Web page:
ZTE Restrictions In the United States:
ZTE is a Chinese company that produces a variety of electronics, including consumer cellular devices as well as network equipment that can potentially be used by cellular carriers and other internet service providers.
Beginning in 2018, the US government restricted the sale and support of ZTE products in the US due to security concerns. Then, in November 2022, the US government stopped certifying any ZTE products (along with products from Huawei and other China-based companies) for use in the US. This effectively means that ZTE cannot legally sell new products in the US anymore.
Existing ZTE products, like the ones listed here on MIRC, are still FCC certified and legal to utilize. The FCC does have the authority to revoke existing licenses for this gear, but we think that is unlikely to happen. Those using existing ZTE devices can continue to utilize them as normal.
Sprint's all-in-one gadget is part projector and part mobile hotspot.
- Battery Life: 10hrs (hotspot mode) / 2.5 hrs (projector mode)
- # of Connected Devices: 8 Wi-Fi / Supports USB Tethering
- Networks supported:
LTE Bands: 25, 26, 41 (aka "Sprint Spark")
3G: Sprint CDMA - No global roaming.
- LTE-Advanced Carrier Aggregation: No
- LTE Performance Category: Category 4
(Max Theoretical Speed: 150Mbps Down / 50Mbps Up)
- Cellular Antenna Ports: None
- Wi-Fi Technology / Frequencies: 802.11 b/g/n - 2.4GHz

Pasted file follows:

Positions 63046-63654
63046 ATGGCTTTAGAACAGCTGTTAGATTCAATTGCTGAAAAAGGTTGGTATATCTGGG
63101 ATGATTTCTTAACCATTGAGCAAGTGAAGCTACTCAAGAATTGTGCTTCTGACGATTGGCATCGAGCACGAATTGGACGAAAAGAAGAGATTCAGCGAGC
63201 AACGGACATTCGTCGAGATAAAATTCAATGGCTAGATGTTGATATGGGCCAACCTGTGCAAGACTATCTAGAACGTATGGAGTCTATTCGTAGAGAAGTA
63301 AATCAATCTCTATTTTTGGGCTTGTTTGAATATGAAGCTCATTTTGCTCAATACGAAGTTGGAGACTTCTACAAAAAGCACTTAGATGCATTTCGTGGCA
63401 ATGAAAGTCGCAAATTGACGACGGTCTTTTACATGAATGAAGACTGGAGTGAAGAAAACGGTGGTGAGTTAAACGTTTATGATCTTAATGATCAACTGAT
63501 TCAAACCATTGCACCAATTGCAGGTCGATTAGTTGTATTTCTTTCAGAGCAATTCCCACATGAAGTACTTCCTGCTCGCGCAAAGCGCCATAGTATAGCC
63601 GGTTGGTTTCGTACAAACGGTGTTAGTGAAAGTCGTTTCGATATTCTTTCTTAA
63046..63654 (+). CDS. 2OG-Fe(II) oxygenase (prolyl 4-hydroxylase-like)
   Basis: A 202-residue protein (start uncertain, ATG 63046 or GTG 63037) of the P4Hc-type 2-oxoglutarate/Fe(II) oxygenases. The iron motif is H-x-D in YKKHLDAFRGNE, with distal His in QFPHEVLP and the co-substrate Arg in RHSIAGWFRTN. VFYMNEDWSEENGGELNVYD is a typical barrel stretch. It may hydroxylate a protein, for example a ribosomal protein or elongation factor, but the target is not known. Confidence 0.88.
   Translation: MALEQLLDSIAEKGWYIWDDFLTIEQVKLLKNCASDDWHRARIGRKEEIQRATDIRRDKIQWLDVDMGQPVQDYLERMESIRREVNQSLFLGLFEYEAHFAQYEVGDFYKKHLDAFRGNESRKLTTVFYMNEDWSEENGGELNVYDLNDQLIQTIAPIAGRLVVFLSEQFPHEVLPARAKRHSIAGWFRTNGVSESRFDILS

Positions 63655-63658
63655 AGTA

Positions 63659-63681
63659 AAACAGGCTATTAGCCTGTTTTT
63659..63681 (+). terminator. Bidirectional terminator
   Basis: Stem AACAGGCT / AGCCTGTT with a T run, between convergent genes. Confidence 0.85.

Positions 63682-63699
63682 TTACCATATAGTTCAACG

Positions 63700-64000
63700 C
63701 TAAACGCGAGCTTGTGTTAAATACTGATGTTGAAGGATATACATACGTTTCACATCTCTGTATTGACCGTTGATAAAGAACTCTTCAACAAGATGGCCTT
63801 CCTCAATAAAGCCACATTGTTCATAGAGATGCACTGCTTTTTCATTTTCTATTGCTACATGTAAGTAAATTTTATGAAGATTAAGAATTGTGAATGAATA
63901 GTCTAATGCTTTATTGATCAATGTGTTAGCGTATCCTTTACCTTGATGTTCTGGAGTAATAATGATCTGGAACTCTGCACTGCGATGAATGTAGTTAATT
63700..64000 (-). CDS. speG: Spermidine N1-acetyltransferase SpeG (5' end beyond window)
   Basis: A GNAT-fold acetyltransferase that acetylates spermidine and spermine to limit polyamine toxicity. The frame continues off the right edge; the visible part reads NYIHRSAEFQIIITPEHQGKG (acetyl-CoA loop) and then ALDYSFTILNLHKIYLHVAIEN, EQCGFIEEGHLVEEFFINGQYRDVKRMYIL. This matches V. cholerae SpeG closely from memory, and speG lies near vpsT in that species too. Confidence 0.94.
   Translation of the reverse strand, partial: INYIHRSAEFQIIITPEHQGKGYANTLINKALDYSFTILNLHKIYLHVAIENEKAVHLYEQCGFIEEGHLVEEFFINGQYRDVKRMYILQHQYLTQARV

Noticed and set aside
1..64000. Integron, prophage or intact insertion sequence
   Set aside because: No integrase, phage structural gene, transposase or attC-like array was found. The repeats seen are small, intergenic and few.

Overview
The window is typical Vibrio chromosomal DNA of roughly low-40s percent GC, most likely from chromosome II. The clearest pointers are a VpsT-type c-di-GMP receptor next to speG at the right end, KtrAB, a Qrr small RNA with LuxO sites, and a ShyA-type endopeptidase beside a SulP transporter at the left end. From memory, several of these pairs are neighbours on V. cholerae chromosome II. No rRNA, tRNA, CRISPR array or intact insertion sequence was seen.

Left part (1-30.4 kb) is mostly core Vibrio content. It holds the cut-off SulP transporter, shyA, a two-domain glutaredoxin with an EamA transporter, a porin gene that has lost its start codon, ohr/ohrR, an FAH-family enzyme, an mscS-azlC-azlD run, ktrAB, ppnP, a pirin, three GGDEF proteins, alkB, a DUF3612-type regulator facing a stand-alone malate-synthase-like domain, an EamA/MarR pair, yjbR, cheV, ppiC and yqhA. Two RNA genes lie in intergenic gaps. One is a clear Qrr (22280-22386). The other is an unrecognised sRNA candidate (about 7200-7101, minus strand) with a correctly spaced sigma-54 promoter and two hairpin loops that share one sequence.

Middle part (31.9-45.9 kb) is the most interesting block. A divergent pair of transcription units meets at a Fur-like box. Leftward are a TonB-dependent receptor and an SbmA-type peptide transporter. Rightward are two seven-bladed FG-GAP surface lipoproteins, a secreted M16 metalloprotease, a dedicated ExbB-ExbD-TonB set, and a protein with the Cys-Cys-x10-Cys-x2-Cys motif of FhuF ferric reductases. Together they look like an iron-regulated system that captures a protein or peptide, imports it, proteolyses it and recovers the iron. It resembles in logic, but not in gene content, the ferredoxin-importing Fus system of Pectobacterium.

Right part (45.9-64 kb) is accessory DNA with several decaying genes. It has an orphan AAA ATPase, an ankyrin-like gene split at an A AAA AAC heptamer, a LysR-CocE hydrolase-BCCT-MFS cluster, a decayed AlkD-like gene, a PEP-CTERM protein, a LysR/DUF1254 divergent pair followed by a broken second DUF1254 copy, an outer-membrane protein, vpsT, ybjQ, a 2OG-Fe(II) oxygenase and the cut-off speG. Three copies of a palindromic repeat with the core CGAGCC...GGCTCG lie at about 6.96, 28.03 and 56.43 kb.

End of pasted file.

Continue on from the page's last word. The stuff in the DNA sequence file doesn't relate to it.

- Dimensions: 4.7" x 4.7" x 1.1" / 14.1 oz
- SIM Card Type: 3FF / Micro SIM
- Retail Price: $449
Review & Testing Status
We do not intend to obtain a review unit of this model. For optimizing for mobile internet, we generally recommend sticking to products dedicated to the task. This is rated elsewhere as a mediocre projector and hotspot however.
Alternatives to Consider
For other popular mobile hotspots on the market - here are our featured options:
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Mobile hotspot devices are small, self-contained units that receive a cellular data signal and transform it into an internet connection. They are a cellular modem and router combined. Most can create their own personal Wi-Fi network.
They are typically designed with a specific cellular carrier in mind and require a suitable cellular data plan of their own to operate. You might see them called Jetpacks (Verizon's term for them) or MiFi (Inseego's name for them).
Here's a quick video going over the features of a hotspot, and what makes one better than another:
The guides below have been hand-picked to help further your education about selecting mobile hotspots and best utilizing them in your mobile internet setup.